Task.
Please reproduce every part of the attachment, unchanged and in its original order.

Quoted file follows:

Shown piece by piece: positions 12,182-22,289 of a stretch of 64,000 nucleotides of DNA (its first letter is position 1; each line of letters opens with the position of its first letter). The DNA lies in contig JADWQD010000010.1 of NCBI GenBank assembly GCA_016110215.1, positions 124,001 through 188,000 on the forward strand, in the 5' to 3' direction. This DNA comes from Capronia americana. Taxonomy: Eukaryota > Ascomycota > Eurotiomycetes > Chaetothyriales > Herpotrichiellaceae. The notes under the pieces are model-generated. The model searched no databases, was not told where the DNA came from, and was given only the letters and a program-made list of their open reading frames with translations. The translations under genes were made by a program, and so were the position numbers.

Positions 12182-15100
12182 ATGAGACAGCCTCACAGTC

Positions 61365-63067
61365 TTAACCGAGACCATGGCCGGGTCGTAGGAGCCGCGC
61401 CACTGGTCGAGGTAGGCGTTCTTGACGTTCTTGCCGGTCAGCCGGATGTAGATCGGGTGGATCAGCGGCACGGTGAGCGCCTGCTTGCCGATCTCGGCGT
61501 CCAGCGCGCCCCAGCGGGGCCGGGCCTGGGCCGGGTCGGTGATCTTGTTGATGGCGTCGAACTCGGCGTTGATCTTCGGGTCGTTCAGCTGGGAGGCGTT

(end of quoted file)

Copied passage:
Shown piece by piece: positions 12,182-22,289 of a stretch of 64,000 nucleotides of DNA (its first letter is position 1; each line of letters opens with the position of its first letter). The DNA lies in contig JADWQD010000010.1 of NCBI GenBank assembly GCA_016110215.1, positions 124,001 through 188,000 on the forward strand, in the 5' to 3' direction. This DNA comes from Capronia americana. Taxonomy: Eukaryota > Ascomycota > Eurotiomycetes > Chaetothyriales > Herpotrichiellaceae. The notes under the pieces are model-generated. The model searched no databases, was not told where the DNA came from, and was given only the letters and a program-made list of their open reading frames with translations. The translations under genes were made by a program, and so were the position numbers.

Positions 12182-15100
12182 ATGAGACAGCCTCACAGTC

Positions 61365-63067
61365 TTAACCGAGACCATGGCCGGGTCGTAGGAGCCGCGC
61401 CACTGGTCGAGGTAGGCGTTCTTGACGTTCTTGCCGGTCAGCCGGATGTAGATCGGGTGGATCAGCGGCACGGTGAGCGCCTGCTTGCCGATCTCGGCGT
61501 CCAGCGCGCCCCAGCGGGGCCGGGCCTGGGCCGGGTCGGTGATCTTGTTGATGGCGTCGAACTCGGCGTTGATCTTCGGGTCGTTCAGCTGGGAGGCGTT